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Iain Anderson

Sensor fusion for human motion capture


Standing up and walking requires closely controlled muscle activity.  Without the coordination of our optical sensors (eyes), acceleration sensors (balance organs in our ears), and stretch sensors embedded in muscles and tendons, we run the risk of tripping and falling.



Sensory data is processed by local nerve bundles (aka central pattern generators) and our central nervous system. We can stand with our eyes closed if the balance organs in our ears and the stretch sensors in our muscles and tendons are all functioning. With practice, we can learn to walk with a damaged balance system in our ears but with our eyes open. When all of our sensors: optical, acceleration and stretch, are working well we can dance and perhaps pirouette too. This demonstrates what engineers refer to as sensor fusion. Key aspects of sensor fusion include the use of sensor types that are complementary to each other and the efficient processing of all of the data for improved situational awareness, reliability, accuracy, and performance. This is an area of great interest for the development of gaming, motion tracking, virtual reality and augmented reality systems.



If we were to characterize the movement of an entire ‘dancing’ human body we could use a standard approach: dressing our subject in a suit covered in many fiducial markers and getting them to move about in a space that is surrounded by infrared cameras that triangulate marker position in 3D space. The use of many cameras, surrounding the individual, overcomes occlusion, when a marker’s position is obscured by a limb or the body, and also improves accuracy. But this is expensive (~ $1000/camera), confined to a fixed space and computationally expensive too. As an alternative one could apply sensor fusion: using multiple sensors of more than one type.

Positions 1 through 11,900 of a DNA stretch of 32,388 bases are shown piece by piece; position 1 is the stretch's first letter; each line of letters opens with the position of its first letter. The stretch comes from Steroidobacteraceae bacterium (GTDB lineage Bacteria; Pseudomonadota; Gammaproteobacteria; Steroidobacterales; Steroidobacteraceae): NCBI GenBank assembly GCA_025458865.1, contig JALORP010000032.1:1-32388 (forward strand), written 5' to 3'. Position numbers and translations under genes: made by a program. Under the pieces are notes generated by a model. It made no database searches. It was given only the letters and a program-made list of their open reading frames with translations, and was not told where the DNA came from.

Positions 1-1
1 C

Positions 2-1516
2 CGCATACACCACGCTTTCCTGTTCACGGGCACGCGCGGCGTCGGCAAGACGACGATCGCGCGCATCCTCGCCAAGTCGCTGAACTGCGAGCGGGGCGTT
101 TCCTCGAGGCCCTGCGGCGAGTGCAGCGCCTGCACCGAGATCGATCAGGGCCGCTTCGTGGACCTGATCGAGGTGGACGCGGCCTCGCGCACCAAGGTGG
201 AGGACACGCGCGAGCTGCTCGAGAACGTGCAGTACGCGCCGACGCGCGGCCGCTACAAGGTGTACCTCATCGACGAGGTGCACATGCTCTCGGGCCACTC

The goal is to improve motion capture reliability, provide better situational awareness for the user or improve the performance of the avatar.

For this, we might consider the use of accelerometers for gravity with sensors that measure strain directly like the ones that we manufacture at StretchSense.

An application of the use of a wearable with complimentary sensor types was demonstrated several years ago by workers in the Biomimetics Lab of the Auckland Bioengineering Institute:  three capacitive StretchSense stretch sensors were combined with a gravity-sensitive accelerometer in a glove that controlled an early version of the Doom game.


Bending the 1st  finger fired a weapon; the 2nd finger opened a door and the thumb was used to change weapons. Forward, backward, left or right movement of the player through the labyrinth could be signaled via accelerometer response to the tipping of the glove in yaw and roll. Thus with only 4 sensors, the player was able to guide and control the avatar.

Sensor fusion has also been used in the world of virtual youtubing or “V-Tubing.” In the demo below, our StretchSense Smart Glove is being used in conjunction with other devices to capture a user’s motion and control an online avatar.




The use of stretch sensors with inertial measurement units (e.g. accelerometers, gyros, and GPS) could potentially reduce the need for cameras (perhaps even eliminate them). This would help to mitigate the problem of occlusion, and a rich multi-sensor dataset could potentially improve the accuracy of the overall measurement. The use of more than one sensor type and multiple sensors would also improve measurement reliability. This is perhaps easier said than done for it would require the development of a means for processing the multi-sensor dataset. But all of this is possible with purpose-built electronics and good software.

StretchSense can help you to achieve sensor fusion. Our multi-channel electronics can be integrated with other systems and we offer Bluetooth and wired approaches for signal transfer. Our capacitive sensors are integrated with fabric and easy to sew into a garment for motion capture. Please give us a call, we’d like to help you to record your pirouette or control your avatar.

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